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I've got one commenter who makes a little unique comment and then posts a spiel about a book series that she's promoting. One comment like that wouldn't bother me, but now it's like serial comments -- I've gotten like 4 with the same "commercial".
I turned on comment moderation ( Blogger). I deleted one of her comments (before moderation) and then I rejected one. Is that the right way to handle? Now I see my other blog that I rarely work on is also getting a commercialized comment.....
I think deleting and rejecting spam is absolutely the correct way to handle the situation.
I've even started to delete comments left on my profile pages at the various social network groups I belong when the person barely utters a "hello, nice to meet you" before blasting away with whatever it is they are selling in full-blown graphics and hyperlinks. I have things to sell too, but I sleep on nails before throwing it up in peoples' faces.
Before we know it, they'll pass anti-spam laws for blogs too! *lol*
I install 2 different spam filters - typepad spam plugin and SK2 karma plugin. They helped lots in filtering out spam. I do get unwanted pingbacks also from non family oriented sites which I just delete or put on the blocked lists.
I think what bothers me are the ones that come from other bloggers, which is what I think you are talking about, rather than the clear spam. I know the way to build up your readership is to read and comment on other blogs. But I got one that was basically a short comment on my blog followed by "I wrote about this experience, too, on my blog. Come read it." I was really frustrated by it. I posted it, because it wasn't from one of the spam cannons that I think most people are talking about. I don't think I will post any future ones that are so blatant.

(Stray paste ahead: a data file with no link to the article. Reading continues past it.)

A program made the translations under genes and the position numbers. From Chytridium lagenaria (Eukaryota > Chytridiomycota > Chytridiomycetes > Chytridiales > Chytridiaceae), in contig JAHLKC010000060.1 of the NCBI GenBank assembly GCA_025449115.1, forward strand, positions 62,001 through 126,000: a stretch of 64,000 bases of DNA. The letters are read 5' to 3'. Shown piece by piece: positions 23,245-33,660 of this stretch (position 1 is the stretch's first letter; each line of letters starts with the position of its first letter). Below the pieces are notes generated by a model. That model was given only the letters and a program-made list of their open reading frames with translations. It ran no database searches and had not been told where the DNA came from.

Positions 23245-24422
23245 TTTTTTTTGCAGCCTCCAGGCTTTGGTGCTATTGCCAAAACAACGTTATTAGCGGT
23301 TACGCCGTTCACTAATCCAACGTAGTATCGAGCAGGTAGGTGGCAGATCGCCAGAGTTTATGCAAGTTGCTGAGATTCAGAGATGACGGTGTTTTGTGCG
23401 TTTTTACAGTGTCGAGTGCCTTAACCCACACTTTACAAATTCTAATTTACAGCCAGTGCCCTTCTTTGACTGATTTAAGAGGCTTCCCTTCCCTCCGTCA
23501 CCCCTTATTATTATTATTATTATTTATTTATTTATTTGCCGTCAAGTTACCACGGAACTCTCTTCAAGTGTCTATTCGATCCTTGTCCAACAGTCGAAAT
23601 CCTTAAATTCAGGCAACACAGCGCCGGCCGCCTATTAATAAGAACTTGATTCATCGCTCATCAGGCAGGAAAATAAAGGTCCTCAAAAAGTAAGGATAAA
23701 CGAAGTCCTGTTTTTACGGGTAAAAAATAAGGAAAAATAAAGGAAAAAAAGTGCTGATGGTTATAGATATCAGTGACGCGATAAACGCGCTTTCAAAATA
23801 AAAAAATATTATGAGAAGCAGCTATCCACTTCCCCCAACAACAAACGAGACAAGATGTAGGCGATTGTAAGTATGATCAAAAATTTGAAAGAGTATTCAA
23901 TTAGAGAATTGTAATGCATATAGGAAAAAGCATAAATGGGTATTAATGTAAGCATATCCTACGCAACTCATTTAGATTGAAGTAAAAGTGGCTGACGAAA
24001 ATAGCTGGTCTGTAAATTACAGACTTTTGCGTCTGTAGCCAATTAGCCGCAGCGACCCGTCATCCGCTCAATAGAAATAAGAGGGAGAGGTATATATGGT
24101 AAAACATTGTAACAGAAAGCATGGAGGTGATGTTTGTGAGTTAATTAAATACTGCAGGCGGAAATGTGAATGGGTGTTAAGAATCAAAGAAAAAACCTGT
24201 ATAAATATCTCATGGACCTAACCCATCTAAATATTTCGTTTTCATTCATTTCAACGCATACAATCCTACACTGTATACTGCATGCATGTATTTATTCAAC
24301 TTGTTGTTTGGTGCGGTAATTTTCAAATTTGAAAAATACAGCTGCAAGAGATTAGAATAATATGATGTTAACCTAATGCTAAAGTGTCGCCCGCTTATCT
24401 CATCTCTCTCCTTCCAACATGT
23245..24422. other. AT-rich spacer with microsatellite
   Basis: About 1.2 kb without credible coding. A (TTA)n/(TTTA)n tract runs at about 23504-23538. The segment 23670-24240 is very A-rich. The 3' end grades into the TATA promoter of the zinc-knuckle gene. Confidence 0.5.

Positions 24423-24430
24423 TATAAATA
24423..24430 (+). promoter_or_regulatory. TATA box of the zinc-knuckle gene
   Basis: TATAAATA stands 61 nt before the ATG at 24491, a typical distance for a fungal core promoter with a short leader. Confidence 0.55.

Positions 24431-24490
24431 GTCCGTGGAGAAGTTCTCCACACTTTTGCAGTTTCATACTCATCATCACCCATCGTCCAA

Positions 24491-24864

If you are going to write a comment, fine. If you want to have your blog in your signature, fine. But don't come to my blog and post an ad like that. I think it is rude.
I delete them, no questions asked! People don't want to read that stuff.
I used to moderate a blog site for a newspaper, and I followed the same policy there. I could always tell when a spam attack was under way, too. Someone who'd been a member for less than an hour (registration was required) would dredge up a post from months ago in hopes of being on-topic. It actually helped me, because I learned to check recent posts on old blogs first.
You do have to admire the creativity at times. Some folks would actually attempt to post on-topic replies before throwing in their little commercial link. My favorite was one who posted a lengthy on-topic rant before throwing in their link. It was on my blog. I took particular pleasure in deleting that one.
I've found that WordPress has caught every comment that I would consider spam. I don't have a blanket policy, but deal with them on a case-by-case basis:
-If it's a trackback from a site that has no relation to my post or what my site's about (like the "insurance" website that appeared to be just random blog captures that tracked back to the post about my niece's birthday quilt), I delete it.
-If it's "traffic to my site" post, which are ones where someone posts a comment like "Hey! Great site!" and that's it, but makes sure to add the link to their site, I edit the comment. I'll allow it but strip the link.
-If it could be a "traffic to my site" post, but they've taken the time to write a good comment, I've got no problem having it on my site. That would go for someone who commented that they'd written about the same thing and included a link to the blog post (because if it was a while ago when the wrote it, it would be a pain for someone to try to find the post)--if that post really was on topic and added to the discussion. I like having those other viewpoints through the comments.
My way of viewing comments is that it's my blog, and there's no right listed in the Constitution for others to post whatever comments they want.
I use hosted Wordpress and I have the akismet plugin installed which is absolutely amazing. It captures all spam comments. Gotta love Wordpress and Wordpress plugin developers; they know how to do it right.